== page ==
Firing a water rocket to 1km? Piece of cake
Well, not exactly...
Our report yesterday that a water rocket formed from "2 x 2l fizzy drink bottles" may have ripped past an Airbus A321 departing Birmingham airport last year prompted some readers to mull the possibility of having a pop at the water rocket world altitude record.
The current "Class A" (single stage) record stands at 825m (a smidge over 2,700ft). The University of Cape Town's Industrial Computational Fluid Dynamics (CFD) Research Group and its Ascension III vehicle claimed the title back in October 2015, breaking the previous record of 623m, set way back in 2007 by US Water Rockets.
Impressive stuff, and even more so when considering the tight official rules governing attempts to claim the Class A crown.
Working strictly within these parameters, the University of Cape Town's produced a "featherweight record-breaking rocket that is 2.68m tall yet weighs less than 1.5kg, including a flight computer, on-board camera, parachute and parachute deployment system".
The uni's news release continues: "The rocket produced 550kg of thrust – enough to lift a small car off the ground – and blasted off to 550km/h in under 0.5 seconds (at this speed, it could cross a rugby field in three-quarters of a second). In addition to computer-based modelling, the team made extensive and creative use of carbon fibre materials, due to their amazing strength."
Well, Reg readers reckon a shot at an altitude of 1,000m should be the next goal for water rocketeers, but that's easier said than done. The aforementioned rules aside, the University of Cape Town also had to tackle two failures on its road to the world record - the first down to a leaking carbon-fibre rocket vessel, and the second because the vehicle simply "failed to lift off".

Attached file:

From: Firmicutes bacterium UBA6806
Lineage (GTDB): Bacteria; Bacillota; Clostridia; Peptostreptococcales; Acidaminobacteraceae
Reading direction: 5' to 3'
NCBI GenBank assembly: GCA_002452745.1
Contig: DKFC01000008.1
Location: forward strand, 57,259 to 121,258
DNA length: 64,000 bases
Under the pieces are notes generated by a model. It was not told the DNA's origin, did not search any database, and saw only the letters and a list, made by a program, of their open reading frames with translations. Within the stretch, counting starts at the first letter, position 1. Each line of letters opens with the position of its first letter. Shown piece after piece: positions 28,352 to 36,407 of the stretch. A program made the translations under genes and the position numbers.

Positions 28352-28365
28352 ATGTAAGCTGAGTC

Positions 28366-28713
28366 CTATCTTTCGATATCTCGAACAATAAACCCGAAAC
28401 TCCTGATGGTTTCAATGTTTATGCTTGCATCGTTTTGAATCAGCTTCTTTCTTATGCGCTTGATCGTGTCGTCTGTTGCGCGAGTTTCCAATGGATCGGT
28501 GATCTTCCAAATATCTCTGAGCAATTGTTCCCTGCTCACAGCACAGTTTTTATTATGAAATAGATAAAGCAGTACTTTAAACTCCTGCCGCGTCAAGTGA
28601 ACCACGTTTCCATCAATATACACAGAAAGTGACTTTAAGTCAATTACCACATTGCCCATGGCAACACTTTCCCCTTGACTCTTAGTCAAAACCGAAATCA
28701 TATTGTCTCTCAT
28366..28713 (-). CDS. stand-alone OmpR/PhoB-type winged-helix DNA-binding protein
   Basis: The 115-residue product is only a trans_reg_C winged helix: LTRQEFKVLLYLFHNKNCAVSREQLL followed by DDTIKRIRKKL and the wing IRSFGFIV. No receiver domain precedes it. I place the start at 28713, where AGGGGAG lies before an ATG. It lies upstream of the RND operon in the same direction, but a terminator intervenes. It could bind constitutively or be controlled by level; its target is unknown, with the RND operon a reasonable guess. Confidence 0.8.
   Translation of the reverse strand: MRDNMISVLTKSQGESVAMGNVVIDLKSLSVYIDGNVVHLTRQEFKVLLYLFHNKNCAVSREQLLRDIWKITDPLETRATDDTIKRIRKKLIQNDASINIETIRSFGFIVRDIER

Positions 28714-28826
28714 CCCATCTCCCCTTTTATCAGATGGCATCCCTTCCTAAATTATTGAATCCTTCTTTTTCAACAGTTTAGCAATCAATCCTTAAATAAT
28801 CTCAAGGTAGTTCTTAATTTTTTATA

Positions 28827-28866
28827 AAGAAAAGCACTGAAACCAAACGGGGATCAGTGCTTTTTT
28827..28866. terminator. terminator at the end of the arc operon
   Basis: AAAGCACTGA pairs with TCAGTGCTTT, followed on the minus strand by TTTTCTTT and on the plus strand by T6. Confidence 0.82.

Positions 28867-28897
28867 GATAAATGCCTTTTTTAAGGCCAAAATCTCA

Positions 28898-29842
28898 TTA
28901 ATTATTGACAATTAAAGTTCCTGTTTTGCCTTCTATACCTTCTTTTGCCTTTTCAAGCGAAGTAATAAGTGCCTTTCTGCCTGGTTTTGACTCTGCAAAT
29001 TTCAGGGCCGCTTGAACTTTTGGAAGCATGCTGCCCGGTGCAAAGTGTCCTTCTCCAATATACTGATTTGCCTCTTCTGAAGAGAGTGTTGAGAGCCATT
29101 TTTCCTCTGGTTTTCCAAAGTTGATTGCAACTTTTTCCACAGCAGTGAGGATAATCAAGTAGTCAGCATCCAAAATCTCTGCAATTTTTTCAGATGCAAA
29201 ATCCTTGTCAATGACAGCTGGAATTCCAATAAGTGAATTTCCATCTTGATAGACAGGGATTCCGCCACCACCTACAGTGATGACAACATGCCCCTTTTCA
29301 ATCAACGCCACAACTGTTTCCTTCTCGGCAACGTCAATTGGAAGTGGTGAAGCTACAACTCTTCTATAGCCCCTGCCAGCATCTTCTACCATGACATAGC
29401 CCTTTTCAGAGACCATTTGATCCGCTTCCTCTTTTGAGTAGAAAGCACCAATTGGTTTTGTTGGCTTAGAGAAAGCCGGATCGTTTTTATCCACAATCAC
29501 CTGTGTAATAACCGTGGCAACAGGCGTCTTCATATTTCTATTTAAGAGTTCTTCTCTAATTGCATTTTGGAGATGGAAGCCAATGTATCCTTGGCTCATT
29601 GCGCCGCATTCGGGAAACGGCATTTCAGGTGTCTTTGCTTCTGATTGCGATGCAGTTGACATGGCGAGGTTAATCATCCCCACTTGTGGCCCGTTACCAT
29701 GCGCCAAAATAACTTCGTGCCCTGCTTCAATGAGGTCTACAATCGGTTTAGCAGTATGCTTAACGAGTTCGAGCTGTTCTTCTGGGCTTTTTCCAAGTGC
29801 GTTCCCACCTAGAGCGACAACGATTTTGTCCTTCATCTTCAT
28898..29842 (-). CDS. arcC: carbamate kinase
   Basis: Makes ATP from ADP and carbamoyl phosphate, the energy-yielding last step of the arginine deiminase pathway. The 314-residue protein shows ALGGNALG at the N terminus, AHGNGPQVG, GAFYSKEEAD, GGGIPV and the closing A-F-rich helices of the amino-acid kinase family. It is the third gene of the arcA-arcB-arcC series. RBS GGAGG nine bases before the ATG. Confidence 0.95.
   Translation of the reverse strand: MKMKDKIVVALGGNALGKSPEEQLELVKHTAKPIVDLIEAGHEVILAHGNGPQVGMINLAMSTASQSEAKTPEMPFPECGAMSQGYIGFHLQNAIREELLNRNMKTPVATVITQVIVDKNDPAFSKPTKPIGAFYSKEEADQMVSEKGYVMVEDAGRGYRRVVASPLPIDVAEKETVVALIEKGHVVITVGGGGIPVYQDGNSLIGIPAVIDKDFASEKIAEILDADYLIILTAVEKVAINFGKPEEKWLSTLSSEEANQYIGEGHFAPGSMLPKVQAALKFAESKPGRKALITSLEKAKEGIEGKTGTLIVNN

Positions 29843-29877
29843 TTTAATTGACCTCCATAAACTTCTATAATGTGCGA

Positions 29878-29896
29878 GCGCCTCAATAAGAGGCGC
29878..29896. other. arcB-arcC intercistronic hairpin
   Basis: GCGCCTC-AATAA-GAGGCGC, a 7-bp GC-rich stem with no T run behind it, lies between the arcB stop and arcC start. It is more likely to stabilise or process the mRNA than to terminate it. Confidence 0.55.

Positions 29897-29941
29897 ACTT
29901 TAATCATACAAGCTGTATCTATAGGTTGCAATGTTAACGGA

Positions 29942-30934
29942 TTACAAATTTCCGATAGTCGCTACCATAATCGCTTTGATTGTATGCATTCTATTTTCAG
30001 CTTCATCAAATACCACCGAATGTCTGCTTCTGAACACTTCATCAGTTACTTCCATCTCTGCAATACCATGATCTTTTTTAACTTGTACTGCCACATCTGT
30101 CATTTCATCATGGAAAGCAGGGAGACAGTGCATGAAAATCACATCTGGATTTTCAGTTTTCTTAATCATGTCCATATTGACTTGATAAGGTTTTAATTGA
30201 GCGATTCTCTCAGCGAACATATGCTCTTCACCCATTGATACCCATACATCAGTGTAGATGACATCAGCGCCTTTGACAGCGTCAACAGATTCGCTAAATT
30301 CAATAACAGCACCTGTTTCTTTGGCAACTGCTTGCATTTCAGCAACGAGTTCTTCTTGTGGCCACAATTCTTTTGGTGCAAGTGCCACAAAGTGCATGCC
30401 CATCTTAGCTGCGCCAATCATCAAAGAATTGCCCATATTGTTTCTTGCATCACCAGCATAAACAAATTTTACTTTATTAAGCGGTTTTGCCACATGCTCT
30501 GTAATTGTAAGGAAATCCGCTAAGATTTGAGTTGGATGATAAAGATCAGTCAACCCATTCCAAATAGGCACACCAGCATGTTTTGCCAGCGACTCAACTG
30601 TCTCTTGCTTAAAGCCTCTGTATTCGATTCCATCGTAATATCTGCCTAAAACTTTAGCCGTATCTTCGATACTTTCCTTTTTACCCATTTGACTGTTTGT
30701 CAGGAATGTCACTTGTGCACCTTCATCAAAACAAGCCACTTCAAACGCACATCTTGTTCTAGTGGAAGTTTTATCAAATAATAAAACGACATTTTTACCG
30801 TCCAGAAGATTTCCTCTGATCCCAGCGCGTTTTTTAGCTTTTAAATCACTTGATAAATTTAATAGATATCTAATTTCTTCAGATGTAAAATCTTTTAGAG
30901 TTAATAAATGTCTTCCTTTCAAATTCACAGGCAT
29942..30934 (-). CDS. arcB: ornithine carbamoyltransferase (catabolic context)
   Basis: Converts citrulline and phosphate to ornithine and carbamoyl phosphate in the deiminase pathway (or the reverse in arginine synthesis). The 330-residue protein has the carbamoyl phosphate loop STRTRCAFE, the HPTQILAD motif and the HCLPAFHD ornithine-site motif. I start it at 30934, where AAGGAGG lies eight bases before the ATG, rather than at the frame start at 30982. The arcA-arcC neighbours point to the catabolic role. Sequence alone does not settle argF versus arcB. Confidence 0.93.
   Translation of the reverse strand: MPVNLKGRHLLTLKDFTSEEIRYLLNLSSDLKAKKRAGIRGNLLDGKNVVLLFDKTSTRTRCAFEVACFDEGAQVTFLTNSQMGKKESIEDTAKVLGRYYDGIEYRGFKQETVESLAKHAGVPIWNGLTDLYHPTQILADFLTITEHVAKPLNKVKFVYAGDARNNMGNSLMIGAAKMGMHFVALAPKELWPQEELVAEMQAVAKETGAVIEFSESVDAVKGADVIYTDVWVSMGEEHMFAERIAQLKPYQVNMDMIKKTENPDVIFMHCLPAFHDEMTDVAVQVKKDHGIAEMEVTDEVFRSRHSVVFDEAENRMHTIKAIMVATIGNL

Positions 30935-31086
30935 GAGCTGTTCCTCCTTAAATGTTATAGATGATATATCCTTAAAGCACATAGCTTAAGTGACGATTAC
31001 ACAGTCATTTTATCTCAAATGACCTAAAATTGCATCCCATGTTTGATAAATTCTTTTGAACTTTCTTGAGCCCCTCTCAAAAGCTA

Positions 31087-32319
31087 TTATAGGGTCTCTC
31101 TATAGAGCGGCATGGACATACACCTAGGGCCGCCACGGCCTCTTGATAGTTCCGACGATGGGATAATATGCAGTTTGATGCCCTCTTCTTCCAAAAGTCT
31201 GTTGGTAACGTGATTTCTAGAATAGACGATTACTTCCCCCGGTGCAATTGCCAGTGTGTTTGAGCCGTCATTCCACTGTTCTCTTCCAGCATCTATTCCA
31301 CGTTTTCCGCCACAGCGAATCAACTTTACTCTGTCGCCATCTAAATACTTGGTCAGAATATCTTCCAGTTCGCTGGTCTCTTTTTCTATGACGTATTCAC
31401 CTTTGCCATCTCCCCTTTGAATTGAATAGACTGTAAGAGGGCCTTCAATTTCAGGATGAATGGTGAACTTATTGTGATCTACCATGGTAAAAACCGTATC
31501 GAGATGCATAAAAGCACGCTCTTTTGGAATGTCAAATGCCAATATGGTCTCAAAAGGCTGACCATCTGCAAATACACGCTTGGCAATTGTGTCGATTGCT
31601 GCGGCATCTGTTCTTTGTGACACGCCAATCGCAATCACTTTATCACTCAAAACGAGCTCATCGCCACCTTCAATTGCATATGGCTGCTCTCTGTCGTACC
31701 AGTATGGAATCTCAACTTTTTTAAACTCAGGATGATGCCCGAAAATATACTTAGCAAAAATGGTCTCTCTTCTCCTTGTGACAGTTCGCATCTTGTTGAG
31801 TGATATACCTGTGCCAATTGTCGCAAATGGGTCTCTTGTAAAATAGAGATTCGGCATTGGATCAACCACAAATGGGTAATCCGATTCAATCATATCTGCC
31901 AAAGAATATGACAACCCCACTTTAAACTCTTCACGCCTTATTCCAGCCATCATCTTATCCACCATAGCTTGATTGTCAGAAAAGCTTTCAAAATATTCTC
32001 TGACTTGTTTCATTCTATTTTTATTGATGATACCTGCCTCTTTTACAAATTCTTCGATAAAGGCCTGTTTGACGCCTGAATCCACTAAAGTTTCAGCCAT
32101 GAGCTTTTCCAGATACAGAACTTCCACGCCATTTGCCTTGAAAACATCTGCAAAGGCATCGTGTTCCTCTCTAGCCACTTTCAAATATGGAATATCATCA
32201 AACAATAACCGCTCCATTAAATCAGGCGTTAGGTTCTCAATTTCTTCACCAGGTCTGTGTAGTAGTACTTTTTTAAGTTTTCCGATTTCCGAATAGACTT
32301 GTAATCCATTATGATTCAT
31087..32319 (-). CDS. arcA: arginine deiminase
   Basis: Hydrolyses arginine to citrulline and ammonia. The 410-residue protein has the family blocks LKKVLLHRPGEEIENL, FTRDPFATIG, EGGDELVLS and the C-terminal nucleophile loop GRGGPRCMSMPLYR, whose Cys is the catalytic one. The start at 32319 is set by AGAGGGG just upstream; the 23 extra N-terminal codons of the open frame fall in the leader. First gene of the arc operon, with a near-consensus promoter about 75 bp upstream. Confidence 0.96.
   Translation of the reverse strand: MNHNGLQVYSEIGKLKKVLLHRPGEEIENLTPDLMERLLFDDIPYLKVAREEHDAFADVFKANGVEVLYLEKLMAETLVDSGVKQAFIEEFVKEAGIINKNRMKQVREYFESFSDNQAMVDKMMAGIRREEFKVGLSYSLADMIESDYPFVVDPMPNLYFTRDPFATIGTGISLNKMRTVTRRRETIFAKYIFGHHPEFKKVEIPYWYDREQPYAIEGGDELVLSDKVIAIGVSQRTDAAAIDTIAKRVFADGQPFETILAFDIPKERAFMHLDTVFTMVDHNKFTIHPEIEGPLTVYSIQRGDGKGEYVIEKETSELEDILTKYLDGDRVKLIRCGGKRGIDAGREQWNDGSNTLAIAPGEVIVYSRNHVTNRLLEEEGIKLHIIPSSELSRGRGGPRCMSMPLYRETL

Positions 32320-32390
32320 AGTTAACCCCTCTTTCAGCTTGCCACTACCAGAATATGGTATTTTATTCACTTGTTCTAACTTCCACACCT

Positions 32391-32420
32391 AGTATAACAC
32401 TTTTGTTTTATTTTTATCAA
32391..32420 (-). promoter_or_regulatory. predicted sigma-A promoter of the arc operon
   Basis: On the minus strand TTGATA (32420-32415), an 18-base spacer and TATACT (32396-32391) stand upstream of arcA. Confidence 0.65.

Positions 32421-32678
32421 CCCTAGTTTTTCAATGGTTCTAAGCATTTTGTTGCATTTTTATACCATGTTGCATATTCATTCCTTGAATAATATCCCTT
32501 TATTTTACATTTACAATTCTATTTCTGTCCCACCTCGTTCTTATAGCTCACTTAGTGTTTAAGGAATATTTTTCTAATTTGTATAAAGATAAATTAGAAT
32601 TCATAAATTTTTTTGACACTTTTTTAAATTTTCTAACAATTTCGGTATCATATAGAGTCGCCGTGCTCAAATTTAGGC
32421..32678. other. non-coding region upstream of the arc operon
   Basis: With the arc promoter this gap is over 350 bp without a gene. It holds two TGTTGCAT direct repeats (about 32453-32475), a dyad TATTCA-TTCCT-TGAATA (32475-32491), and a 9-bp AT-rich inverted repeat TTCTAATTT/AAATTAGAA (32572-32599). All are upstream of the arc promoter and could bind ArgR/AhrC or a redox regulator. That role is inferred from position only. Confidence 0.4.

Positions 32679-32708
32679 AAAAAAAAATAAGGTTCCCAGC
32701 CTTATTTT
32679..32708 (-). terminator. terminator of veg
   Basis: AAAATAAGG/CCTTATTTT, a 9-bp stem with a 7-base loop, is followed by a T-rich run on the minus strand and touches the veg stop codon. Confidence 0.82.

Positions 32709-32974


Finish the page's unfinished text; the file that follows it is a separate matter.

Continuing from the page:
Still, the 1km challenge is a provocative proposal. Professor Arnaud Malan, who led the record-breaking South African team, said last year: "The water rocket competition is very exciting, as it uses only water and air – very environmentally friendly – to reach incredible speeds.
"The competition is truly multidisciplinary in nature, and requires pushing the boundaries of state-of-the-art technology in areas ranging from mechanical design and lean manufacture to computer-based mathematical modelling. It is like the Olympics of water rocketry and pits us against the best and brightest in the world. Clearly, we are now the undisputed best of the best."
If you fancy disputing that, US Water Rockets has a few tutorials to get you started. Delightfully, the last is entitled "Tree Recovery" - a concept familiar to the Low Orbit Helium Assisted Navigator (LOHAN) team. ®